Just days after receiving worldwide recognition as one of the best cities in the world to visit, Glasgow has been hit with the unfortunate title of “third-dirtiest in the world”.
Trailing behind only Rome in Italy and New York in the USA, Scotland’s biggest city came third in a poll by Time Out magazine.
Of the Glaswegians who took part, 67% used the word “dirty” to describe their hometown.
It was, however, also recently voted one of the top five best cities in the world to visit – behind Edinburgh, Chicago, and Medellin.
Time Out praised Glasgow’s “burgeoning” dining scene, with a second-to-none nightlife and some of the world’s friendliest people to boot.
The city’s “vast” greenspace was also ranked high on the pros list, remaining second-to-least likely to be described as expensive.
It comes just weeks after immediate action to combat mess in Glasgow’s “problem areas” was announced by the council, starting with deep cleaning of Greater Govan, Blairdardie, Ruchazie and parts of the city centre.
The city’s streets have been a contentious issue for quite a while, with calls to action coming to a head during last year’s COP26 when rubbish piled up as bin collectors and street cleaners went on strike.
Labelled by some as a “public health disaster”, Glasgow’s streets continued to get messier as the city council’s cleansing department was affected by staff absences due to illness throughout the coronavirus pandemic.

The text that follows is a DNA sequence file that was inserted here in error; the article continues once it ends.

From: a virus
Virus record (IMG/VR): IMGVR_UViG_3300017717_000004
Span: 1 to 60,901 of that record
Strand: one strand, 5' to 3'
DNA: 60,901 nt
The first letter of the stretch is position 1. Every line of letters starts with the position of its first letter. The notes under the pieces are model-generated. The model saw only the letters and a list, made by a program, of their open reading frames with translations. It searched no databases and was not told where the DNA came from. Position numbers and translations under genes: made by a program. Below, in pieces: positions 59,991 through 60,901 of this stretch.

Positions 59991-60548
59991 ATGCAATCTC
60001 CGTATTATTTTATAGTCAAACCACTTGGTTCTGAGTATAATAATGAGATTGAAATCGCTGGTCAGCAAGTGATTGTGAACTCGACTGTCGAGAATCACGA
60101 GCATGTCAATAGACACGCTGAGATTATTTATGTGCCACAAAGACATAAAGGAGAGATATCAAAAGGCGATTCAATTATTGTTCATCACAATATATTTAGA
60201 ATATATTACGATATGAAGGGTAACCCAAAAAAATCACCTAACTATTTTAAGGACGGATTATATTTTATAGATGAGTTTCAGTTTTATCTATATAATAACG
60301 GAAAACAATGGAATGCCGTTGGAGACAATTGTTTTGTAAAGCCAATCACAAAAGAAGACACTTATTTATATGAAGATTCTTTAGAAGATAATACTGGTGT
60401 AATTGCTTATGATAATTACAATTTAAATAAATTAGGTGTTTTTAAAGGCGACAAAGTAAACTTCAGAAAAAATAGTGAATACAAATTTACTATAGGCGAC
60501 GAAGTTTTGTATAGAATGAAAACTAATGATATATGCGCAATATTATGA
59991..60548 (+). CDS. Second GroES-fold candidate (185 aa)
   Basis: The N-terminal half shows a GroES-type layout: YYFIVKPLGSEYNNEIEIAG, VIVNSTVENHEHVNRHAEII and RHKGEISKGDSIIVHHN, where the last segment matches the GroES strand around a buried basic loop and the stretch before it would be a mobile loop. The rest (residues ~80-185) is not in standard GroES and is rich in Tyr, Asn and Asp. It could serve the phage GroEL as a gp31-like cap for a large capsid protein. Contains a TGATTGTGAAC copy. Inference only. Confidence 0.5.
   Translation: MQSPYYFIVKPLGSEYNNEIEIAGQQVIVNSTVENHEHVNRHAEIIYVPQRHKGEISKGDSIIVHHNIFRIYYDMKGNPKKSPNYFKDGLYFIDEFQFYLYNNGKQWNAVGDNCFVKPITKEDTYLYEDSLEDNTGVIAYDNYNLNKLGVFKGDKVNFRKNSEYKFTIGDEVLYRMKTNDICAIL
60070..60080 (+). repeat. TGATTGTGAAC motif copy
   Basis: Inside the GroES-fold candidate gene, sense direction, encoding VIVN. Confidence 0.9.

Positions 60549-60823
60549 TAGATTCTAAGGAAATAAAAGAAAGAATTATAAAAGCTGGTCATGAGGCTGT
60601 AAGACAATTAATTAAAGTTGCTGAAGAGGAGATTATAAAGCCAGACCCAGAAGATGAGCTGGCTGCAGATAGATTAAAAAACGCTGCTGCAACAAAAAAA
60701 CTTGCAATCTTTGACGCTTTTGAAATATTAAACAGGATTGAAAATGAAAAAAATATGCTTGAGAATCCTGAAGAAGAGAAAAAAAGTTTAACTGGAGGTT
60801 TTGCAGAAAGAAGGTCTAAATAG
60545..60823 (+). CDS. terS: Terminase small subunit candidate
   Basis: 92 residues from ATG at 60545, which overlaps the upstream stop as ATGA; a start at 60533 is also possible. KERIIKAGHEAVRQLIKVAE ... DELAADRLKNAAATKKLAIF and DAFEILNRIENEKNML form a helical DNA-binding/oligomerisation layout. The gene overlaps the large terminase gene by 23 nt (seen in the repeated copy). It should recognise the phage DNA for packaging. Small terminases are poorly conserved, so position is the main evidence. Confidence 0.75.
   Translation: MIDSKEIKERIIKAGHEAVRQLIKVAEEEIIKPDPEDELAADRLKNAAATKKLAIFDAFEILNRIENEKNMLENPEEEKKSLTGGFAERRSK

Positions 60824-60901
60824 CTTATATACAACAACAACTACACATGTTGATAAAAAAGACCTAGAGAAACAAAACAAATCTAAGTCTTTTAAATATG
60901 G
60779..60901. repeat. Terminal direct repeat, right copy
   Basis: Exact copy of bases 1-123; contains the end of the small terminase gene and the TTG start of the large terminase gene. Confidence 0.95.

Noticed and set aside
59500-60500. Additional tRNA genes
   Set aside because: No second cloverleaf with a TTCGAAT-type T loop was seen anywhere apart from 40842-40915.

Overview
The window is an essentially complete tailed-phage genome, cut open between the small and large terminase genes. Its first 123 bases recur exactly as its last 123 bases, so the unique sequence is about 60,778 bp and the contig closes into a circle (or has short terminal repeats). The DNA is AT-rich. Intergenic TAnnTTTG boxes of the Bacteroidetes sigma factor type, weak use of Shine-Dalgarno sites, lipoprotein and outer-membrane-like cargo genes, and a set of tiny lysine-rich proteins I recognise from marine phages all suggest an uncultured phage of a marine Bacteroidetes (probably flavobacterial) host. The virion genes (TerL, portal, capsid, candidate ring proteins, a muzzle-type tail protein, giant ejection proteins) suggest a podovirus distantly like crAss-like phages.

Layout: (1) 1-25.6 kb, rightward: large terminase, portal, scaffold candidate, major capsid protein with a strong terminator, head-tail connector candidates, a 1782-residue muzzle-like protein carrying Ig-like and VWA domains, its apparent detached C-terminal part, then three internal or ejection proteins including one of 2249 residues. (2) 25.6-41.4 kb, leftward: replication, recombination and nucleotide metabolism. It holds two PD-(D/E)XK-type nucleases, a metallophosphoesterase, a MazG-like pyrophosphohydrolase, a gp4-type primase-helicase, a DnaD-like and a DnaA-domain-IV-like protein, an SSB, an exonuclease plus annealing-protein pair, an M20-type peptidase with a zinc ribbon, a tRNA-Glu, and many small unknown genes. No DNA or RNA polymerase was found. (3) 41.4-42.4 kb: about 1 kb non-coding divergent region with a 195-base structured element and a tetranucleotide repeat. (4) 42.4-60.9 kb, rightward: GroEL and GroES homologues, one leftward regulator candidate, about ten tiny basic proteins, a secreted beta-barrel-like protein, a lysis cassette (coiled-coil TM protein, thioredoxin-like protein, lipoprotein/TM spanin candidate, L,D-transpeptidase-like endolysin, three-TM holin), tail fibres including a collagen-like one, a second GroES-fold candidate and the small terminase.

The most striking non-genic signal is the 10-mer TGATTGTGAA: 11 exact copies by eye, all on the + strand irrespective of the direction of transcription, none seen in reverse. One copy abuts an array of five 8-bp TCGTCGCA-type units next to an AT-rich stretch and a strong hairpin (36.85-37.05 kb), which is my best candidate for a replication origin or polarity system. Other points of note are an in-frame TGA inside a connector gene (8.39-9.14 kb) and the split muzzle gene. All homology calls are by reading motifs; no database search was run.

Air pollution also plagues the city centre, with environmental campaigners stating in January that Hope Street had breached legal limits for fuel pollution in 2021 – making it the most polluted street in Scotland that year.
A spokesperson for Glasgow City Council said: “We are implementing our plan to recover from the impact of the pandemic and we are seeing improvement in the cleanliness scores for the city.
“In addition to the regular street cleansing service, our newly appointed deep clean teams will be working their way through every city ward to deal with weeds, hard to reach litter and grime, fly-posting and other issues that have built up over the past two years.
“We’re also targeting investment at fly-tipping enforcement, weeks of action in priority neighbourhoods and back courts and back lanes where environmental issues can exist.
“Unfortunately a small minority of people do not dispose of their waste appropriately and that can have a negative effect on how people feel about their local environment.”
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